Before we ring in 2010, twenty bowl games will be played. Fourteen more kick off the first week of January. Thirty four games means 68 teams make it, over 50% of those eligible. The opportunity for mediocre Division 1A teams to score extra cash for their athletic fund Christmas stockings is enlisting the sport as a capitalistic extension of a holiday already focused on the bottom line.
All I Want for Christmas Is a College Football Playoff
This year, college football faithful can catch Marshall versus Ohio in the Little Caesar’s Pizza Bowl (yes, our country’s worst pizza chain sponsors a bowl). Pitt and North Carolina play in the Meineke Bowl, named in honor of the strip mall muffler shops. The Emerald Bowl (canned nuts) features Boston College and USC, and Virginia Tech and Tennessee play in the Chic-fil-A Bowl. On December 24th, Nevada and SMU kick off the Hawaii Bowl.
This is just a sampling of the holiday season’s gridiron offerings. If you want to watch you’d best have cable: ESPN has broadcasting rights to twenty-three games.
Debate over the need for proper college football playoffs in Division 1A has been protracted, painful and way too logical. President Obama gets it: the flaws with the current Bowl Championship Series are endless. Boise State and Texas Christian University are both undefeated: no matter whether Texas or Alabama wins the BCS Championship game on January 7th, there will be one other perfect team with a claim to being the best.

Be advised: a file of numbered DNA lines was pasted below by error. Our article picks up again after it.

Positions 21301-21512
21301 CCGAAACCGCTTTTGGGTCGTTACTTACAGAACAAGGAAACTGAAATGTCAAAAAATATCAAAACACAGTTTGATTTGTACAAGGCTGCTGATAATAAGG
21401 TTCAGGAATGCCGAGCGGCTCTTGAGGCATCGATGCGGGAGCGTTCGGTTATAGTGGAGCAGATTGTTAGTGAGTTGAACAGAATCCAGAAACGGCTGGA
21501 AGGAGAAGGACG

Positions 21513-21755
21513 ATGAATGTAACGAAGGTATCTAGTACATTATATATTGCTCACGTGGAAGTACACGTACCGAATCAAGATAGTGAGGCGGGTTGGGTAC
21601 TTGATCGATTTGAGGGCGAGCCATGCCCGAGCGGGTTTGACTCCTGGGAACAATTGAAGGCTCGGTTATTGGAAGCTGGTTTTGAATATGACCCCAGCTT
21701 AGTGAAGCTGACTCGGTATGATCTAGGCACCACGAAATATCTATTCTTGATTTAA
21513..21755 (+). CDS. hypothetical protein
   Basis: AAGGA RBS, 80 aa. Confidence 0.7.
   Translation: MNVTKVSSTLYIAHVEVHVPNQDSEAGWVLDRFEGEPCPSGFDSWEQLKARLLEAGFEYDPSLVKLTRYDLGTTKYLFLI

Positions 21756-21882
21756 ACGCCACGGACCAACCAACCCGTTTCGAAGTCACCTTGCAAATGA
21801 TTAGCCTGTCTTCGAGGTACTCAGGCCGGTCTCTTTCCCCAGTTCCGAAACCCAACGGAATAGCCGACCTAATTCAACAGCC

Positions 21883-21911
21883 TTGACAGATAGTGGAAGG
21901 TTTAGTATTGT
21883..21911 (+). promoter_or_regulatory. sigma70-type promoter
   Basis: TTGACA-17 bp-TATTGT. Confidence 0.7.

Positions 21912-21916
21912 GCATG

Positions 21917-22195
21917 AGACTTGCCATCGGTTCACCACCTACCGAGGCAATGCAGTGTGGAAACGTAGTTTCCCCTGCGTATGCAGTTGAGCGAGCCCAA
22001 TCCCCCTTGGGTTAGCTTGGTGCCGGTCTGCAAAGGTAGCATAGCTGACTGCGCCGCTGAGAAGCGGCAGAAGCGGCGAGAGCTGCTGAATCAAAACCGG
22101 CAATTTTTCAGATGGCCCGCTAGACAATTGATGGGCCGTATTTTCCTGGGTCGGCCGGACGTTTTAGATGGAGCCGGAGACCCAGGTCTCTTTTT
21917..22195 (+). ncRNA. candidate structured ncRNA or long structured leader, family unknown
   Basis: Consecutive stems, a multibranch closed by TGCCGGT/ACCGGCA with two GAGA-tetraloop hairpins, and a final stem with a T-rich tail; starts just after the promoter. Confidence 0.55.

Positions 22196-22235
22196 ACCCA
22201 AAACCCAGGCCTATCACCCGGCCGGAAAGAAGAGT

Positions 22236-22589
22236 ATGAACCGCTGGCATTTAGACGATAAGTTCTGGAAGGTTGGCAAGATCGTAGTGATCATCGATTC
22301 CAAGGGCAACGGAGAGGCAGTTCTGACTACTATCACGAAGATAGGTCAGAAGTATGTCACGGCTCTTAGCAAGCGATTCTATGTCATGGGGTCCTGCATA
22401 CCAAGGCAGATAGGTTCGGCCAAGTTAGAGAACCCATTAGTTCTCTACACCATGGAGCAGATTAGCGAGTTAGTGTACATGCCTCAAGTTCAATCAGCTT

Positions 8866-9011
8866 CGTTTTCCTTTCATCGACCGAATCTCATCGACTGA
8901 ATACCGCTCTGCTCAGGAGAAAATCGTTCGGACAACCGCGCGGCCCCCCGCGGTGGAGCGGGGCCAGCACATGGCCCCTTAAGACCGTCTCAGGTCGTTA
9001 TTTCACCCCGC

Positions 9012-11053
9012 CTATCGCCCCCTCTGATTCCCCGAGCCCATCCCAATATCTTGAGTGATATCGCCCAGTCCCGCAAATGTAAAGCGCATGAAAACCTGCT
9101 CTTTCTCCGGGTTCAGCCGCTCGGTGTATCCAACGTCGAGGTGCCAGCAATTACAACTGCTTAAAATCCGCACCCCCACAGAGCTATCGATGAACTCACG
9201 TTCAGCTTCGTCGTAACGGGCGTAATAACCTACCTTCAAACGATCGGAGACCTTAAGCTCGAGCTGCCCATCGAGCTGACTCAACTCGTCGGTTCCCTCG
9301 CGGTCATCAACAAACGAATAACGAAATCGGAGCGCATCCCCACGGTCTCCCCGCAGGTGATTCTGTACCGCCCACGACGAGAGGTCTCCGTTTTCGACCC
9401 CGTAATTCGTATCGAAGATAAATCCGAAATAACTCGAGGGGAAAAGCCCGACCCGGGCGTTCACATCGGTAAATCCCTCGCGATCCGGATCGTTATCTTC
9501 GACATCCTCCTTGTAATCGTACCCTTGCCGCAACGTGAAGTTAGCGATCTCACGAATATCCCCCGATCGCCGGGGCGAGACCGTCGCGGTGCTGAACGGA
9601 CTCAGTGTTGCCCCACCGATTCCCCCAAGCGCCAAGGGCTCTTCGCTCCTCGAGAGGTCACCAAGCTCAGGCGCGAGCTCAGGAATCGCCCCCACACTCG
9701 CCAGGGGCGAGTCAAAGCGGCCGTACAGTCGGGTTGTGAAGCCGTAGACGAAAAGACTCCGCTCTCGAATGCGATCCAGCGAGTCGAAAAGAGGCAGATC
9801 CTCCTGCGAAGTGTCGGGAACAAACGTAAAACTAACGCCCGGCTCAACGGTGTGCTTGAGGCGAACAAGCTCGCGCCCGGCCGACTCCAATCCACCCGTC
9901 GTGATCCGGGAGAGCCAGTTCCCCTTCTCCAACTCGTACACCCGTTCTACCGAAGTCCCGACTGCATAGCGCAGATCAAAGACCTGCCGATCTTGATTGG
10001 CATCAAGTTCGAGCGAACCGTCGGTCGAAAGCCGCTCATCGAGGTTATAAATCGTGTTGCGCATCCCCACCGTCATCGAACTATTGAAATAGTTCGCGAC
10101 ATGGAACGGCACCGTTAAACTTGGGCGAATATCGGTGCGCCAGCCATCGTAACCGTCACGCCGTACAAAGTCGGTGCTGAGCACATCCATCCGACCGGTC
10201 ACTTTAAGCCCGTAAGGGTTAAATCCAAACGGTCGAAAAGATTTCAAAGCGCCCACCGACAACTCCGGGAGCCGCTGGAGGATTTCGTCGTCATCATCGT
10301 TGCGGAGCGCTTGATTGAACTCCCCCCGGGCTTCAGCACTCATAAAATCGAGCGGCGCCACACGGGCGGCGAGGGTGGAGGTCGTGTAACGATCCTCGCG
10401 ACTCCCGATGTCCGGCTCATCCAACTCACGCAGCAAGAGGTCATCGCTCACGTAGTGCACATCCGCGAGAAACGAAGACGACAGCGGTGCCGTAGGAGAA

My own alma mater, University of Idaho, made the cut for the first time in 11 years, so maybe I shouldn’t complain. Still, lower divisions conduct successful playoffs every year – the games are competitive and the questions about strength and talent are sorted out where they should be: on the playing field.
It all has to do with revenue, or the loss of it if a playoff replaces the current mish-mash of bowls. The money right now is unreal. Even Notre Dame, who have been a non-entity in college football for 15 years, get post-season revenue from the Santas of advertising and TV.
In 1979 there were about a dozen bowl games played. There were no overt corporate ties back then. New Year’s Day was a glorious marathon of college football: Cotton Bowl, Sugar Bowl, Orange Bowl and finally the granddaddy of them all, the Rose Bowl.
We went to sleep knowing that on January 2nd we could focus on life’s next important thing: the NFL playoffs.
Should top college football teams have a playoff? Tell us what you think in the comments.